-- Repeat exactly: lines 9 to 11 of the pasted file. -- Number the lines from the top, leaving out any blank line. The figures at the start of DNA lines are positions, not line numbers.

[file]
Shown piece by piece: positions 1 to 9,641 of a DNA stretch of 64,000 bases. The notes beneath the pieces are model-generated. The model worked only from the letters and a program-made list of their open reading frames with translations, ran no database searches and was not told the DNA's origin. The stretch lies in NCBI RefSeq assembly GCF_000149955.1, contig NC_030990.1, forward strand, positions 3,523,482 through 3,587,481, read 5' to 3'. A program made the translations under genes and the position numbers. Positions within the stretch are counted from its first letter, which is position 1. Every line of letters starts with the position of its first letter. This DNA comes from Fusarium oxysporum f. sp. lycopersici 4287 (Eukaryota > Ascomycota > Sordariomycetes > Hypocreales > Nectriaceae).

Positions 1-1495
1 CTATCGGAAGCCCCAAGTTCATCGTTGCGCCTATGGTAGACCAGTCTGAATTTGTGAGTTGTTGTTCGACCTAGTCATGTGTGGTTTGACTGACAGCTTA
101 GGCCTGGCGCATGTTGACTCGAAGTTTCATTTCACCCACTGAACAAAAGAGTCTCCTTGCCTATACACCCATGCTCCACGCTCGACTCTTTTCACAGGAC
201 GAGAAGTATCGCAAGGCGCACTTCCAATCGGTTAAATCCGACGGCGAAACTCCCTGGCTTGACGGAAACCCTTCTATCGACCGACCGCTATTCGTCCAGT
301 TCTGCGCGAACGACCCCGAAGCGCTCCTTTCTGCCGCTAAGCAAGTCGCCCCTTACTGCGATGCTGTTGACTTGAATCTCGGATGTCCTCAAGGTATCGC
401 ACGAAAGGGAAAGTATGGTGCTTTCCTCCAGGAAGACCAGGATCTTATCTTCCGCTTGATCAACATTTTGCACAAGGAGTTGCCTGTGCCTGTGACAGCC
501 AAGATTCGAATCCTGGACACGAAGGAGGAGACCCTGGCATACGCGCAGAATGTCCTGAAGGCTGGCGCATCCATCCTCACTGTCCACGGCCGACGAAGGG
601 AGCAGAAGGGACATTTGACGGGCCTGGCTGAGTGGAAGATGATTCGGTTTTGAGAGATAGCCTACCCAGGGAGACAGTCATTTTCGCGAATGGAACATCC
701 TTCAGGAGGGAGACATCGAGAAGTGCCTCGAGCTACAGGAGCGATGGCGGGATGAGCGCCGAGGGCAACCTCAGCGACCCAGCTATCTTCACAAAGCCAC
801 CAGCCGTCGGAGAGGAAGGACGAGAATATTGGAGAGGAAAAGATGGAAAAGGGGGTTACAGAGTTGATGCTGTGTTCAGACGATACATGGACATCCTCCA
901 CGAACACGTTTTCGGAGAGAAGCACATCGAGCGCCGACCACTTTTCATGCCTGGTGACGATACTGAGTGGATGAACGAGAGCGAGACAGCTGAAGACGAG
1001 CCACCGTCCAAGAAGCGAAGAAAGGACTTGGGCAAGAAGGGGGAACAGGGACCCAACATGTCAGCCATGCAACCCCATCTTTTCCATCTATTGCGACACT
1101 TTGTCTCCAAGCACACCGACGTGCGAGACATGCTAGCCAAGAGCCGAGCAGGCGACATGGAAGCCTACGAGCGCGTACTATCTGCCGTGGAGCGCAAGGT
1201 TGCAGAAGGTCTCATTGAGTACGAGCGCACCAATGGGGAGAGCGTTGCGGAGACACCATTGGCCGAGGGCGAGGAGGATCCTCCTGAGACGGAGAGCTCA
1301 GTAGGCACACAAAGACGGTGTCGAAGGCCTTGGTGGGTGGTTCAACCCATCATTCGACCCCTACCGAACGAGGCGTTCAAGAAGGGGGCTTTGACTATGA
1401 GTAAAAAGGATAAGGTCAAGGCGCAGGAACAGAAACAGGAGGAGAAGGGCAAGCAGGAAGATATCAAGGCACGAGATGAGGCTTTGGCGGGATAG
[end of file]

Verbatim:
601 AGCAGAAGGGACATTTGACGGGCCTGGCTGAGTGGAAGATGATTCGGTTTTGAGAGATAGCCTACCCAGGGAGACAGTCATTTTCGCGAATGGAACATCC
701 TTCAGGAGGGAGACATCGAGAAGTGCCTCGAGCTACAGGAGCGATGGCGGGATGAGCGCCGAGGGCAACCTCAGCGACCCAGCTATCTTCACAAAGCCAC
801 CAGCCGTCGGAGAGGAAGGACGAGAATATTGGAGAGGAAAAGATGGAAAAGGGGGTTACAGAGTTGATGCTGTGTTCAGACGATACATGGACATCCTCCA